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Future of Wearables: Connecting Wearables to Personal Trainers

A few years ago, wearable fitness trackers started to go mainstream. There was that one specific holiday season where every mother and teacher received a fitness tracker as a gift. But how has the wearables industry evolved since then? Futuresource recently released a robust reportand now we’ve got the data to tell us exactly how trackers impact fitness and where we can expect the wearables industry to go next. 

What are fitness wearables?

To start, how do we define wearables? There’s a spectrum of devices, ranging from basic step counters to fitness trackers, all the way to smartwatches. Some include GPS and others connect to devices via Bluetooth. The popularity of these types of devices kicked off in 2017, with 2018 being the first year where 100 million wrist-worn devices were shipped globally. As smartwatches gained popularity, the number of fitness trackers has decreased, but the overall shipments of wearables have continued to spike. 

That’s the hardware, but what about the software? In their recent report, The Role of Wearables in Fitness Ecosystems, Futuresource defines wearables software in three stages, or generations.

  • 1st Gen: Monitoring – observing live data during activity.
  • 2nd Gen: Monitoring and tracking – utilizing data to observe trends over time.
  • Next Gen: Monitoring, tracking, and feedback – coaches analyze data and produce actionable feedback.

As the sophistication of wearable software develops, the social habits surrounding the devices does too! Think of all the races that utilize wearables and apps, or the step challenges that workplaces utilize to encourage healthy habits. The Next Gen element includes a future opportunity for artificial intelligence (AI) to provide training insights and recommendations based on data. 

Gamification of fitness

More than ever, we count on technology to accomplish daily tasks and goals. Think of all the apps that you use to simplify your responsibilities! Day planners, journals, IOUs, bill payments, and reading lists have all migrated from paper and desktop computers to our smartphones. So it’s no surprise that wellness is leaning that way too! Sleep, nutrition, and fitness can all be tracked and gamified, not only to provide motivation, but also to acknowledge and improve habits.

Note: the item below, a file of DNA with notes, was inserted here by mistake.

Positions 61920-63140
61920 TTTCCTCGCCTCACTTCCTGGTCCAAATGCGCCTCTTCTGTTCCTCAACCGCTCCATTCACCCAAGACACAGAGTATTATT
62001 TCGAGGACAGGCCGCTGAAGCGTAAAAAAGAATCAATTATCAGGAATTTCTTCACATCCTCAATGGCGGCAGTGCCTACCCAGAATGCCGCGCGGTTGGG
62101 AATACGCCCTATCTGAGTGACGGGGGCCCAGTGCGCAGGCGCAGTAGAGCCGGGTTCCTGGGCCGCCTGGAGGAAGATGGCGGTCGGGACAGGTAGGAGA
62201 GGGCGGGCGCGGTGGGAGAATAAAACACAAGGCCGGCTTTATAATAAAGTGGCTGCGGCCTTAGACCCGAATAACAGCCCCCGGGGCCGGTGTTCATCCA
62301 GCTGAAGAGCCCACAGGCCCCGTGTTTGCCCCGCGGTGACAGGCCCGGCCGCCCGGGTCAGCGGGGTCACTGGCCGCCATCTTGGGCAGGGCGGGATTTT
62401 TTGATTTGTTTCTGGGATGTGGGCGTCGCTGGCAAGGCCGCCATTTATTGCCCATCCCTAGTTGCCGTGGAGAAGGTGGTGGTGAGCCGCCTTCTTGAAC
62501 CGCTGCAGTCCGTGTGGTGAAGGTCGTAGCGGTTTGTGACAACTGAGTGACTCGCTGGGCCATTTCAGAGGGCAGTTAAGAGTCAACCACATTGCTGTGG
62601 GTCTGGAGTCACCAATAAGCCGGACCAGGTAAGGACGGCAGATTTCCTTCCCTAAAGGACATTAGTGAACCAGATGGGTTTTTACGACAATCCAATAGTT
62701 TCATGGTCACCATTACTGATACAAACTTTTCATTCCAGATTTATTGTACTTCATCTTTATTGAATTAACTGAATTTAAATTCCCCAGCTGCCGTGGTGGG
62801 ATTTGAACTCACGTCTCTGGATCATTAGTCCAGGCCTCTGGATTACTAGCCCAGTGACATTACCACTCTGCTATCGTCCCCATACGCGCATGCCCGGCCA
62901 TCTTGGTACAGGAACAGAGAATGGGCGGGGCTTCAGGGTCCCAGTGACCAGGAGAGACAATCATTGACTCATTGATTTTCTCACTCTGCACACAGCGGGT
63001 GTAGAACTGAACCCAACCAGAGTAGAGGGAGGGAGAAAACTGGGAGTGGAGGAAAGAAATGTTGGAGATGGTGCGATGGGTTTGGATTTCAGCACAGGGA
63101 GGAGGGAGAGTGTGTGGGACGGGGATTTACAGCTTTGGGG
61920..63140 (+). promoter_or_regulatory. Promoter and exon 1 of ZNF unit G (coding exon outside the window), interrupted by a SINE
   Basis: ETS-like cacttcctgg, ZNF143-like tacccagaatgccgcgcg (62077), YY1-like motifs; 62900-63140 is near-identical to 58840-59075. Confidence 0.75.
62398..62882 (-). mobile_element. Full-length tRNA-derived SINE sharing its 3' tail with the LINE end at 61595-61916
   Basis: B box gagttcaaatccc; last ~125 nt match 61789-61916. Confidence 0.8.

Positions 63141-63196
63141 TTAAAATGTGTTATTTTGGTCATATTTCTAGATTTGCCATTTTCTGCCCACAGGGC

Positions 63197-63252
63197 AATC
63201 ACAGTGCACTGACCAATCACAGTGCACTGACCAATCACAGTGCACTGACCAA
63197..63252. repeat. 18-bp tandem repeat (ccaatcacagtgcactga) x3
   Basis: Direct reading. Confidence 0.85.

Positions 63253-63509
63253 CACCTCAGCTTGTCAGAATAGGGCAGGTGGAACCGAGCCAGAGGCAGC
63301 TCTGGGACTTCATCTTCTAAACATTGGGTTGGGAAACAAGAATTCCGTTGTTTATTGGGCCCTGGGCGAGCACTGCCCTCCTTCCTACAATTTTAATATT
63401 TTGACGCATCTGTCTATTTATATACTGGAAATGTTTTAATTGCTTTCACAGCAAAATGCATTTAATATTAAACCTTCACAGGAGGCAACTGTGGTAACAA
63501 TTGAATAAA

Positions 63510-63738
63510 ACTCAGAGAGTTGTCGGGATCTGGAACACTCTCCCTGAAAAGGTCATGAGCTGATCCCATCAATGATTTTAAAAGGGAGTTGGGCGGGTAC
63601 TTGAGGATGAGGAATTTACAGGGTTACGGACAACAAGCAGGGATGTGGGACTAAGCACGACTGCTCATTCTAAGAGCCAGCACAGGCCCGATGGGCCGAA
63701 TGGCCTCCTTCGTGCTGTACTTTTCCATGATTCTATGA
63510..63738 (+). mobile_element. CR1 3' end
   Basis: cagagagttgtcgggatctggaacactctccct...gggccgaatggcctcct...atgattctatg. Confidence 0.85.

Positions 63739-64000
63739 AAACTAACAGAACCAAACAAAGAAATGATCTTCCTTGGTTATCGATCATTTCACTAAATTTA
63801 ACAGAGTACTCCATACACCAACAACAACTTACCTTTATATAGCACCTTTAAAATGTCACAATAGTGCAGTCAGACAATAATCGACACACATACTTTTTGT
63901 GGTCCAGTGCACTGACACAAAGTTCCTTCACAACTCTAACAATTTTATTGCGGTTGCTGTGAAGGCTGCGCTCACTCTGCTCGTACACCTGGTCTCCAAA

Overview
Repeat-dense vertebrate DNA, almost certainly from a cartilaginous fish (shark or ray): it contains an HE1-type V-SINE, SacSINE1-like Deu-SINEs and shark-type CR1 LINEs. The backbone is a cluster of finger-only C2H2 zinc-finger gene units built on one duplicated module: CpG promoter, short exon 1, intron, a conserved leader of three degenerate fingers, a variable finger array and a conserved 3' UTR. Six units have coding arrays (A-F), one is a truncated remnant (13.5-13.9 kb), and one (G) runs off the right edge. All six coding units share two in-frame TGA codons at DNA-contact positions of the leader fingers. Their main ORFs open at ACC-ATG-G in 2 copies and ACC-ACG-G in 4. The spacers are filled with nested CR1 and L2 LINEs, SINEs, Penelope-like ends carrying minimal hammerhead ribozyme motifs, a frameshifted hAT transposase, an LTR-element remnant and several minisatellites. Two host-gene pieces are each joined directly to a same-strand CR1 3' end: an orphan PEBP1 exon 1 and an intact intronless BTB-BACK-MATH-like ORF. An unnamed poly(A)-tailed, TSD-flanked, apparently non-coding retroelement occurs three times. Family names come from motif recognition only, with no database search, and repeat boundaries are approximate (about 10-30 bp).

Futuresource states that between Trainerize, Nike Run Club, MapMyFitness, and the behemoth Strava, over a billion fitness activities are tracked digitally each yearranging from cycling and running to personal training and swimming. Why else are people doing this, other than to motivate and monitor their activities? 

Connection to trainers

Well, they’re doing it to gain feedback! It’s Next Gen, mentioned above as a feedback loop, that is especially exciting for us at Trainerize! We believe so strongly in the value using technology (including wearables and apps!) to connect fitness enthusiasts to their trainers. This two-tiered system of tracking data and then consulting with an expert provides fitness enthusiasts with the motivation and the feedback they need to become stronger and provides trainers with all the data they need to be effective. In the next five years, Futuresource predicts that on-demand virtual training, like the services currently provided by Trainerize trainers, will become the standard in the fitness industry, and will begin to rely heavily on data from wearables. 

Value of daily habits

Researchers expect that as wearables get smarter, they’ll gather more holistic data for users to learn from. Rather than seeing separate nutrition, sleep, and fitness tracking, users will receive overall wellness reports. As such, and as data collects over time, daily habits will become essential to developing long-term wellness. Sound familiar? At Trainerize, we’re already prioritizing habit-based coaching, habit tracking capabilities, and are working with industry experts to develop a habit coaching curriculum. 

Habit-forming is not only expected to become a central component of wellness going forward, but also of using wearables to facilitate long-term health. And of course, the next logical step from habit-forming, wearables, and fitness technology is AI. 

Powering future health and fitness experiences with AI

There’s an obvious opportunity for AI to play a role in making more effective trainer-client relationships through data and forecasting. There’s no telling yet what this will look like… but it’s not hard to imagine machine learning playing a role in fitness that will be hugely beneficial to trainers and clients alike.

What else can we expect with wearables going forward? More accuracy. Data on hydration and blood sugar and oxygenation. Automated nutrition tracking. Smartphone connection will become less necessary. Machine learning will provide live biomechanical and aerobic feedback. Proactive encouragement of healthy habits. 

There’s a lot coming! We can’t wait to see what’s next. 


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